However, if you need to get out on the trail again the next day, you may need to utilize a heat source in some form to try and speed the process up. I hope that makes sense!
Of course, when you’re on a multi day hiking trip, the luxuries of a nice guest house may not always be on the cards so this may not always be an option. For example, if you’re backpacking through the wilderness you might have to get a bit more creative.
In this instance, if you get the opportunity to, utilize the sun and air as much as possible.
That is, if you can get a break in the weather and there is some direct sunlight providing some element of suitable heat and / or a warm breeze, leave your boots out in it to help them dry out. Don’t leave them in the sun for too long though!
If you have a camp fire at night, the natural tendency is to put your boots beside it. I don’t recommend this. The same warning above re: a direct heat source very much applies here so be careful.
Even sitting with your boots on close to a camp fire for an extended period could cause them problems so be very mindful of the distance you put your boots close to one even when wearing them. Too close and it will mess with the glue bonding and possibly even melt parts of your boots! Nightmare 🙁
As stated above, ideally, in normal circumstances, after you’ve cleaned your boots down, if you can, leave your hiking boots at room temperature or a bit cooler to dry naturally.
This will help ensure that the stitching of the boots don’t get put under too much stress in the drying process. This is especially relevant for leather boots which have a tendency to crack if you don’t look after them properly.
If you have leather hiking boots use some kind of leather treatment after each use, and then let them dry in their own time in a cooler room. This will greatly help extend the life and length of use you get out of them
Put Newspaper Inside your Boots
This is a neat little tip that works pretty well. One of the problems you have when drying hiking boots is that they need to get dry on the inside as much as on the outside, in fact more-so on the inside.
This process can take a long time letting them dry from the outside in only. Part of the reason is that the moisture within the boots hasn’t got as many places to immediately escape to so it continues to circulate within the insides of the boots.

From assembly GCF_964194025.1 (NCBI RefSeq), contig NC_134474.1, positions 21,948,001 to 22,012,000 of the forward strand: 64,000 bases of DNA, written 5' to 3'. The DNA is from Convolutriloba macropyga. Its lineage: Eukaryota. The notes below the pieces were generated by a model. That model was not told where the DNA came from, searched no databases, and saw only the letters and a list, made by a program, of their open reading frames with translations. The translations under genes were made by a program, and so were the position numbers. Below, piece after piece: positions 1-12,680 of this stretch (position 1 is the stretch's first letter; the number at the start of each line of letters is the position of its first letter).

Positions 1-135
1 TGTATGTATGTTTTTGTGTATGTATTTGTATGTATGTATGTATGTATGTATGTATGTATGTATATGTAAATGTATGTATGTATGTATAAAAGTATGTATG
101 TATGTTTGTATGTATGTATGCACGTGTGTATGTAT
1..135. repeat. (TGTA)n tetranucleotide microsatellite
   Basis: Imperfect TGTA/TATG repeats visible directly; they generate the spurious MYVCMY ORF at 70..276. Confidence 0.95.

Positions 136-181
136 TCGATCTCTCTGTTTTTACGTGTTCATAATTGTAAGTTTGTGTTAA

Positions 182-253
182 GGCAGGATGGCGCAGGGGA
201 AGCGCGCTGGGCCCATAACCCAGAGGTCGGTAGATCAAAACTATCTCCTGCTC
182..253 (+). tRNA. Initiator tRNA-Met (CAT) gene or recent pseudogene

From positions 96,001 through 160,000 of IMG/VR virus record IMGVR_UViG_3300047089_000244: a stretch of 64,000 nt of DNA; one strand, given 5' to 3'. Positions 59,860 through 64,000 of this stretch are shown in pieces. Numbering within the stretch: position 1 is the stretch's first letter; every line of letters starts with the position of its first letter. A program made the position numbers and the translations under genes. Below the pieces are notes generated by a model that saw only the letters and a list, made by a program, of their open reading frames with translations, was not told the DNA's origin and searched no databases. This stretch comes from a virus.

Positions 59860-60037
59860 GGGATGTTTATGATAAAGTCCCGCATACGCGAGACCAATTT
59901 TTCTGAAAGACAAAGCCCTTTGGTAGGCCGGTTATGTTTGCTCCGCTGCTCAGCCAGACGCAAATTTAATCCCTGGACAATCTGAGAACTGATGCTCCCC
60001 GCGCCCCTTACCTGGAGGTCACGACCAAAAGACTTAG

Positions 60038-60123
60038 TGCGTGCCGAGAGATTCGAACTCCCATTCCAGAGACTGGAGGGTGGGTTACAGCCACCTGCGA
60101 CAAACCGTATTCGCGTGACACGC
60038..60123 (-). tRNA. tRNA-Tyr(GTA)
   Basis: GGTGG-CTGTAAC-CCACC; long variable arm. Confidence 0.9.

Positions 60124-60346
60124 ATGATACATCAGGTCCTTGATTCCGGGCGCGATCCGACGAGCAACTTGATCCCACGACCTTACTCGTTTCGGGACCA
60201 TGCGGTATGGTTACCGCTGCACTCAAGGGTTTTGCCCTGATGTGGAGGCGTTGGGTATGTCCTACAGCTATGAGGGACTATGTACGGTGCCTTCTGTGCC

If you can, get your hands on some newspaper. Take a page and crumple it up into a loose enough ball, making a tear here or there is great too. Fill your boots up with news paper balls like this and leave them to dry.
This expedites the drying process as the paper takes in all the moisture from inside he hiking boots that had nowhere else to go. When done, just take the paper out and hopefully your boots are nice and dry inside as well as outside.
You may need to add several balls of newspaper, simply replace with dry newspaper when the bits inside your boots get damp and moist. Be careful not to scrunch the newspaper too tight though, it needs air flowing around it to work it’s magic 😉
I’ve used this several times and it’s a handy little thing to do that works a charm.
These are just a few quick tips to help you dry wet hiking boots when they inevitably get very wet on the trail. It’s never ideal than starting your day’s hiking in a pair of wet or damp hiking boots.
Putting a dry sock and foot into a wet or damp boot is not an ideal way to begin so anything you can do to expedite the drying process has to be a good thing!
If you’re just starting out hiking and you’re just at the point of buying boots, never mind cleaning and drying them, and you’re unsure what type of hiking boots you should get, check out the hiking boot buying guide. That should get you started on the road to finding the best hiking boots for you.
I find hiking to be a continual learning experience for me and I am certain there are other little tips and tricks that one can do to help speed up the boot drying process. Do you have any nuggets of wisdom to help dry your hiking boots quicker? Please do share them in the comments below 🙂